FRISCO, Texas -- The idea of The Opening Finals is not only to compete, but to get coached and also learn what is needed to improve one’s game.

So for Penn State commit Hakeem Beamon, who is the No. 17 strong side defensive end in the industry-generated 247Sports Composite, the event proved valuable on all fronts.

The 6-foot-3 ½, 254-pound Beamon demonstrated his athletic ability with his burst off the edge, and his agility with his acceleration when his changed direction. He is really raw, but coming out of The Opening Finals, he has a clear understanding of where his game needs to develop.

In watching the Chesterfield (Va.) Bird standout during the 1-on-1 portions of the event (video is in the player above) over several days, his length, ability to cover ground quickly and his inside move all stood out. He has strength and body control, but his technique is several areas must continue to develop.

One of the areas he needs to work on the most is going from a one-move pass rush to a two-move pass rush so he can counter the offensive lineman within the play.

Beamon had a lot of success with speed, and it showed when he would feign outside and then cut inside. If the offensive lineman bit on the outside move, Beamon’s speed and flexibility would win out.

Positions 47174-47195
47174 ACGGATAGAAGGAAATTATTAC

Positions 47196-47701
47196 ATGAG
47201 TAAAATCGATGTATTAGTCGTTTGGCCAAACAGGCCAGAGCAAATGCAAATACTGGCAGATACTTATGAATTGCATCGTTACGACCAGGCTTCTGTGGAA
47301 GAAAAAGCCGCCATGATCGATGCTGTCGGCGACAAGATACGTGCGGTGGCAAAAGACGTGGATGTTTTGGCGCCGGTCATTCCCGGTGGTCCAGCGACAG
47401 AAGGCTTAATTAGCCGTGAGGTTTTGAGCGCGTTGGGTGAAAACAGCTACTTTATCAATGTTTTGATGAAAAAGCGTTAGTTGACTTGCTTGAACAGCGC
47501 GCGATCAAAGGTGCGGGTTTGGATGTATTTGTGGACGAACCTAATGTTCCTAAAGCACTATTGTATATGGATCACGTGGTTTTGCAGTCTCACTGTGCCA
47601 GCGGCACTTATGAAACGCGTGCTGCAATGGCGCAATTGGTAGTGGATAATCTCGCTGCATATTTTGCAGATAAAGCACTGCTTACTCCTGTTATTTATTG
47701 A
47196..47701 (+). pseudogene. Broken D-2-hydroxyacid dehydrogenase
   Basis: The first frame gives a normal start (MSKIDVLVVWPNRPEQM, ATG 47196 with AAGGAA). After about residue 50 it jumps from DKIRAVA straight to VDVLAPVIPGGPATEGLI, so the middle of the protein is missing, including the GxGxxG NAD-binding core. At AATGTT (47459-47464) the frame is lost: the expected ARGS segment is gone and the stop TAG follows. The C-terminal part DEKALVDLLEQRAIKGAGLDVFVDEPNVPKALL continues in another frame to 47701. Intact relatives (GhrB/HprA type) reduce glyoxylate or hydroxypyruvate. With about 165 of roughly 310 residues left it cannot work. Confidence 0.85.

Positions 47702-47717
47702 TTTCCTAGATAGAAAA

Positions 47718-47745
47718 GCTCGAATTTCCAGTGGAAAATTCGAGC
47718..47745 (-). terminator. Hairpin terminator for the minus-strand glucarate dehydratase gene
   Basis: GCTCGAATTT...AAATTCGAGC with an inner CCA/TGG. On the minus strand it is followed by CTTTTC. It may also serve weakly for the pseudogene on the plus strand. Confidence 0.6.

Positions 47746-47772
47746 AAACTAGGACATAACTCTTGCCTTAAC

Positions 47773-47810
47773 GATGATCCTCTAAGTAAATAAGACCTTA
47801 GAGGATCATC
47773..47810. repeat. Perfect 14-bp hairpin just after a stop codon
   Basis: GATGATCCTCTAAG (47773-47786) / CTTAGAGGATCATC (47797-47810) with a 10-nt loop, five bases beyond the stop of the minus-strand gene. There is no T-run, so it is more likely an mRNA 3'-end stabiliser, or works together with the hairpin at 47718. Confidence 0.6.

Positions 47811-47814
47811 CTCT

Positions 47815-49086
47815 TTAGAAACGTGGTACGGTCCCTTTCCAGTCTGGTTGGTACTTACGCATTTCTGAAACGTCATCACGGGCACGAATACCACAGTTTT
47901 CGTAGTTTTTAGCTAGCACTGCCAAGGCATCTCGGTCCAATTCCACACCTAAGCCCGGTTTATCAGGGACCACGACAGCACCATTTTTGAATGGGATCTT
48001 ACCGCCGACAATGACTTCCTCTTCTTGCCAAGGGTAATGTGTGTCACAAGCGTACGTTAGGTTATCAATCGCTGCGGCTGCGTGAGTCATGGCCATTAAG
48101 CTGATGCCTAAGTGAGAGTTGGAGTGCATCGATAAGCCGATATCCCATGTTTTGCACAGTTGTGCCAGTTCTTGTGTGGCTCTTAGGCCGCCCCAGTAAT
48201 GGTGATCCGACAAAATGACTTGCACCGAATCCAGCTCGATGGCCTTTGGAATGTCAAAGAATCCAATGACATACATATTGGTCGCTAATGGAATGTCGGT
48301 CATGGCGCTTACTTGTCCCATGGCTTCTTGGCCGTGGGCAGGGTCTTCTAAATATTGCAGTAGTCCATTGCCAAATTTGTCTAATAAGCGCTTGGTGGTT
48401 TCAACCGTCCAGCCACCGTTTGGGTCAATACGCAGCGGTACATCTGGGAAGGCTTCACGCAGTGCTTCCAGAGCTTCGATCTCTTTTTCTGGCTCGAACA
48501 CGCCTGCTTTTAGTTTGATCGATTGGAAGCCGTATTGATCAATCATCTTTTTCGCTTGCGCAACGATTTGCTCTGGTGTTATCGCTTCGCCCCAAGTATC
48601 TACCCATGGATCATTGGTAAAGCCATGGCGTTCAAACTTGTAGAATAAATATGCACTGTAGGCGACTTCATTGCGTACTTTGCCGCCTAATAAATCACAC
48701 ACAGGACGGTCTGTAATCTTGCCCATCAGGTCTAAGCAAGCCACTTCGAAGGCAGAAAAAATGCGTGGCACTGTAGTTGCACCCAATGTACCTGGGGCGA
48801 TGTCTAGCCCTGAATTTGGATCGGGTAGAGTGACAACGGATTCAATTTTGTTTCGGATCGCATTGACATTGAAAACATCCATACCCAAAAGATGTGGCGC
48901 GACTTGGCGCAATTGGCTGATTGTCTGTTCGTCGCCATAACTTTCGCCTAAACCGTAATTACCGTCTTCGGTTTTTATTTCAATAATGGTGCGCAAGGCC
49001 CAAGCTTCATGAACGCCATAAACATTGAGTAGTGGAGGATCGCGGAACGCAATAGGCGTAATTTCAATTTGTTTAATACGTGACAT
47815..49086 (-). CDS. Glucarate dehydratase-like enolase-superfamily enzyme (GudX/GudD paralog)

He would sometimes incorporate a rip move as he tried to dip his shoulder and get up the field. Sometimes it worked, but there were times Beamon needed to keep his legs under him so he has better leverage and strength to power through the offensive lineman.

Give Beamon credit for working several parts of his game and trying different things. He used a spin move and a rip, but he needs to fine-tune the technique so he can be quicker in executing them. He also needs to be more consistent with keeping a low pad level.

He also needs to develop his hand quickness. There were a number of times the offensive lineman shot his hands into Beamon and controlled the rep because Beamon did not have his hands high enough to deflect or stop the initial punch, so the rep was over before it started.

When there was space between Beamon and the offensive lineman, his athleticism allowed him to control the rep and keep the blocker on his heals because of concern about his speed.

When Penn State defensive line coach Sean Spencer gets to work with Beamon, many of these technique concerns will be remedied, and the development could happen quickly.

Beamon is the lone defensive line commit in Penn State’s 2018 class, which is No. 18 overall (No. 3 in the Big Ten) in the 247Sports Composite team rankings.